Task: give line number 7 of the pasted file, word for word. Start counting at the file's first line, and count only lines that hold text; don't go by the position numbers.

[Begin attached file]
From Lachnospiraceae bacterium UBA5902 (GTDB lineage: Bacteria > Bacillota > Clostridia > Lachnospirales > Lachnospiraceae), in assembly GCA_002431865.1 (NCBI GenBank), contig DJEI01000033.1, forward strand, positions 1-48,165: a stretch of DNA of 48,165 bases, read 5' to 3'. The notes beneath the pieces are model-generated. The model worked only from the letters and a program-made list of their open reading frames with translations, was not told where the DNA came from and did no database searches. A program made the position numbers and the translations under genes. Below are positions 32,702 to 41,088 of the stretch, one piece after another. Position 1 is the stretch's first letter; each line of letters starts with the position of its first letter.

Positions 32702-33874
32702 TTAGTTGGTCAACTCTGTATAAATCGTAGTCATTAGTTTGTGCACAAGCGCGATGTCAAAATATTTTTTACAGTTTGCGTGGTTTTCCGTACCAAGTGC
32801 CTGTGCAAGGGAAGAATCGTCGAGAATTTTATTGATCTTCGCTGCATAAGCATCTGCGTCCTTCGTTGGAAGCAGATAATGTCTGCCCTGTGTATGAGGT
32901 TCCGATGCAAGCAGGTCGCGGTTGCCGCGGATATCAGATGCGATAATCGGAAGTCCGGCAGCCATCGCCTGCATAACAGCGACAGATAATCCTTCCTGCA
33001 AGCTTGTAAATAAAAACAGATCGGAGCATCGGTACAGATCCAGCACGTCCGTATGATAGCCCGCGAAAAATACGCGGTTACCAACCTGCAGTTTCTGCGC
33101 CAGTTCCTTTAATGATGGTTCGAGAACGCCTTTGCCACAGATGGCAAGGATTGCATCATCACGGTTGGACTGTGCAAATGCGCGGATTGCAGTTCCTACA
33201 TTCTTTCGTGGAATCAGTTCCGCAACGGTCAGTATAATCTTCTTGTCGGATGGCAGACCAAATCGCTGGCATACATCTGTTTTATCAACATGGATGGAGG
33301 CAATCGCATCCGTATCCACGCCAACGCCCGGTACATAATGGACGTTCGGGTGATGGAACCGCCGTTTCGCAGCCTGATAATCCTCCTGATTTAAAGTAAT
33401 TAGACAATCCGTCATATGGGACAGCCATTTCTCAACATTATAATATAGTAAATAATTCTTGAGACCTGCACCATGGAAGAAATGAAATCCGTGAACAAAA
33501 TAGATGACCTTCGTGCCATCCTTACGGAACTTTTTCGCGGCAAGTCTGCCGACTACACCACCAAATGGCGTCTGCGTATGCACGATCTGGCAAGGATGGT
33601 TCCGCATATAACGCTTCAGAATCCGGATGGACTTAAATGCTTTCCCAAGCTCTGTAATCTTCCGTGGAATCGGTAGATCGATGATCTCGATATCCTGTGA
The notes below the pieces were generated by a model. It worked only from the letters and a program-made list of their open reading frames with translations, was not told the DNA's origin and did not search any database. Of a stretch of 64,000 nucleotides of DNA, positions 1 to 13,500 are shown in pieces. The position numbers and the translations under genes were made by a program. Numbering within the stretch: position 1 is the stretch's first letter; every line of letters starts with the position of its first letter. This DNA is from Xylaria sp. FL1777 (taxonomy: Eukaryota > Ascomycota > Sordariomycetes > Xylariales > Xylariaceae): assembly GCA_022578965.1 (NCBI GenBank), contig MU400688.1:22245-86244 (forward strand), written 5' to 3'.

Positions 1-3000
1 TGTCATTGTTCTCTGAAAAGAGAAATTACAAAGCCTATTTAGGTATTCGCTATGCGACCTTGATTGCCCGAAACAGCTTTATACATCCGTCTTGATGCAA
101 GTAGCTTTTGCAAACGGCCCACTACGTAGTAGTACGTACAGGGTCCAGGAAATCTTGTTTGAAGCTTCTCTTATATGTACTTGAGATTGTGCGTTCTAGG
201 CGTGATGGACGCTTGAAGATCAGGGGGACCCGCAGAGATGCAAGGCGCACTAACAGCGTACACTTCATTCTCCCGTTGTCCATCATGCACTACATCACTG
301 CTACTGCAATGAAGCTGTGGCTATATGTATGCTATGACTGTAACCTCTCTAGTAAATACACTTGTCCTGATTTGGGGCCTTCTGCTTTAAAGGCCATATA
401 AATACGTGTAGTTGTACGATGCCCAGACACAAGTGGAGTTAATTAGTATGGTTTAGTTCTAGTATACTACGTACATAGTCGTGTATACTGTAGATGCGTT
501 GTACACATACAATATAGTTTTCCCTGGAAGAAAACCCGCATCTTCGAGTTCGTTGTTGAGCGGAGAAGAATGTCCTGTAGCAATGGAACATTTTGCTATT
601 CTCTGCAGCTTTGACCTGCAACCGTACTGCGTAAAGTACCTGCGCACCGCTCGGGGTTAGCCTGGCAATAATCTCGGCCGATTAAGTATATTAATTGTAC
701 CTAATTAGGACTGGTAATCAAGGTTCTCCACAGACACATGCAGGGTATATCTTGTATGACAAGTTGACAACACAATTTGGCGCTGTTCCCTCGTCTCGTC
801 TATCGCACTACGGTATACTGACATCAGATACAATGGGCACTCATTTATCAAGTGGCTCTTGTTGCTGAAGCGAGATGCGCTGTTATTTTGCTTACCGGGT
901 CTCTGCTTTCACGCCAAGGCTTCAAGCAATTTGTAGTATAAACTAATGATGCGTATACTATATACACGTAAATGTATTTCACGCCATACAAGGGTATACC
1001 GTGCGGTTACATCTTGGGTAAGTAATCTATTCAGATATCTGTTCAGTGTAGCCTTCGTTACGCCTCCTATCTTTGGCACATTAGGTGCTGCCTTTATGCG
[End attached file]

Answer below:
33101 CAGTTCCTTTAATGATGGTTCGAGAACGCCTTTGCCACAGATGGCAAGGATTGCATCATCACGGTTGGACTGTGCAAATGCGCGGATTGCAGTTCCTACA